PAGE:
Insurers will have to provide six-years run-off cover for little or no premium if firms close

Some of the 117 law firms facing closure owing to a lack of insurance may get a reprieve from insurers looking to avoid costly run-off periods, according to Hill Dickinson.

Hill Dickinson partner Christopher Stanton said insurers who did not offer renewal policies to law firms at the October renewal will have to provide potentially expensive run-off cover if the solicitor ceases trading, with little or no premium in return.

Stanton said: “If [the solicitor] hasn’t got insurance then whichever insurer was last providing cover, ie the insurer that was on-cover for the period ending on 30 September, has to provide six years’ run-off cover.

“There’s a formula as to how the insured pays for that run-off cover, but the reality is that I can’t think of any law firm that will be able to pay that. Normally it’s done as three times the last year’s premium, but most of these firms are struggling to make ends meet anyway so the chances of the insurer actually getting any premium income are remote. But, they still have to provide the six years’ run-off cover.”

He said that insurers may therefore look to offer affordable terms until the next renewal date with the hope that the law firm will then move on to another insurer at renewal.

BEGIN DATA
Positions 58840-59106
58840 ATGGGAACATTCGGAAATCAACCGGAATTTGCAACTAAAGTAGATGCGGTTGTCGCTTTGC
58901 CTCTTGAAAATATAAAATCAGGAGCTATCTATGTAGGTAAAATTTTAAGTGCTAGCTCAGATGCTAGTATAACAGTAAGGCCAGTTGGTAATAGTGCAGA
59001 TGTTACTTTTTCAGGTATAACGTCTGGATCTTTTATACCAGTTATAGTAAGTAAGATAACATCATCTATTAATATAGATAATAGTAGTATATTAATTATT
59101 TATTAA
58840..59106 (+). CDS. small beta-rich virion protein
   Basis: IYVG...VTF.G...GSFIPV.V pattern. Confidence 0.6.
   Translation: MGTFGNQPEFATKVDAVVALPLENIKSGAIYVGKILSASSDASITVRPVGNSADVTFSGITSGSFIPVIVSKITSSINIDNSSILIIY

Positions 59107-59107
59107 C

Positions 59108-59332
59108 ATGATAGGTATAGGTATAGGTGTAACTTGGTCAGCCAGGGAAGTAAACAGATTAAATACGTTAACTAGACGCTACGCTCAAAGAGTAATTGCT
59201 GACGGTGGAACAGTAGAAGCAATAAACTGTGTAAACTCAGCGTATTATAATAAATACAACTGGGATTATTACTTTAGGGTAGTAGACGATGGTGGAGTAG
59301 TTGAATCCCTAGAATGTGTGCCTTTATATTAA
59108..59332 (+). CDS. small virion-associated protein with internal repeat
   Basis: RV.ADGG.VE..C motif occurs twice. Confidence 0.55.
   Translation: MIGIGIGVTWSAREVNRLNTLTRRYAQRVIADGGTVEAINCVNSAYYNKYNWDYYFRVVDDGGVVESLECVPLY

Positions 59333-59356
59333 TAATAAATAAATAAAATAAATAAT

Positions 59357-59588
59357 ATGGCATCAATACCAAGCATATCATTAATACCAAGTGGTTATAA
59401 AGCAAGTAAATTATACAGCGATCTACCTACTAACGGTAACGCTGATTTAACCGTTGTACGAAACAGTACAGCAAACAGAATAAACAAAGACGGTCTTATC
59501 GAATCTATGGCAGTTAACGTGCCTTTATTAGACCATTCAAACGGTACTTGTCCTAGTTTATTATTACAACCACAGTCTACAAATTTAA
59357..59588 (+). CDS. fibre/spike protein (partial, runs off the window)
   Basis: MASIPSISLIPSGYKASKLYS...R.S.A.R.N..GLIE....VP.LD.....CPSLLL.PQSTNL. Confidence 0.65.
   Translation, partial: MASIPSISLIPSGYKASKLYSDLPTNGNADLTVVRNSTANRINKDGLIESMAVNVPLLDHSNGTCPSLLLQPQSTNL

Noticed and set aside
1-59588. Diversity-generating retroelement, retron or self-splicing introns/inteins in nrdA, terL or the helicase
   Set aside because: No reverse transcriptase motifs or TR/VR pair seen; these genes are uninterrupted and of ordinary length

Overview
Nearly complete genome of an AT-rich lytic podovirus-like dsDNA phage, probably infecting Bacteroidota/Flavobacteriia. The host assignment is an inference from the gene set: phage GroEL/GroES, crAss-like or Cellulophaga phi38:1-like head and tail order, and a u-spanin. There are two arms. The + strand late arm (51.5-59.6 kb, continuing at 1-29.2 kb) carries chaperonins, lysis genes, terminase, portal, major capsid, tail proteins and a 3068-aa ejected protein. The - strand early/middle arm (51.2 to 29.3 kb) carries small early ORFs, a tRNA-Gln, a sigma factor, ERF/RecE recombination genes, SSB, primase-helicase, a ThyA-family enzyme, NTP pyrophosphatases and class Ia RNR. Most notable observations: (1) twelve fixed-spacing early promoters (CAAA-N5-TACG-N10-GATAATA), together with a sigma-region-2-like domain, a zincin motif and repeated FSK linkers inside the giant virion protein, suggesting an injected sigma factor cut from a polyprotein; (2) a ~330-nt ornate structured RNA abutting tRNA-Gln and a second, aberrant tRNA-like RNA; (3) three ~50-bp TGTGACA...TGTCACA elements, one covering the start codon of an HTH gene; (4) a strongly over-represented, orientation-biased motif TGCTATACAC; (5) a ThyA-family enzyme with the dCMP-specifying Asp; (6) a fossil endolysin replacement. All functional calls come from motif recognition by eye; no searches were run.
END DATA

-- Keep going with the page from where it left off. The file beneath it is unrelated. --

This would then remove them from being liable for providing the run-off cover.

“If they have an insured that wasn’t able to get cover, they will probably be better off offering terms that the insured could pay for the next 12 months with the view of getting some premium income in,” he said. “[They would then hope to] pass it on to another insurer next year [at the 2014 renewal date] so they avoid having to provide six years’ run-off cover.”

However, Stanton said this would be of no relief to the law firms that could not renew their policies because their existing insurer had gone out of business.

“Balva is no longer trading, it’s in liquidation,” he said. “It’s not able to offer renewals, so even if it wanted to [offer a policy] it can’t.”

All firms that have not got cover in place by 29 December will be forced to cease trading, and the Solicitor’s Regulation Authority (SRA) has warned that swift regulatory action will follow for any firms not following these orders.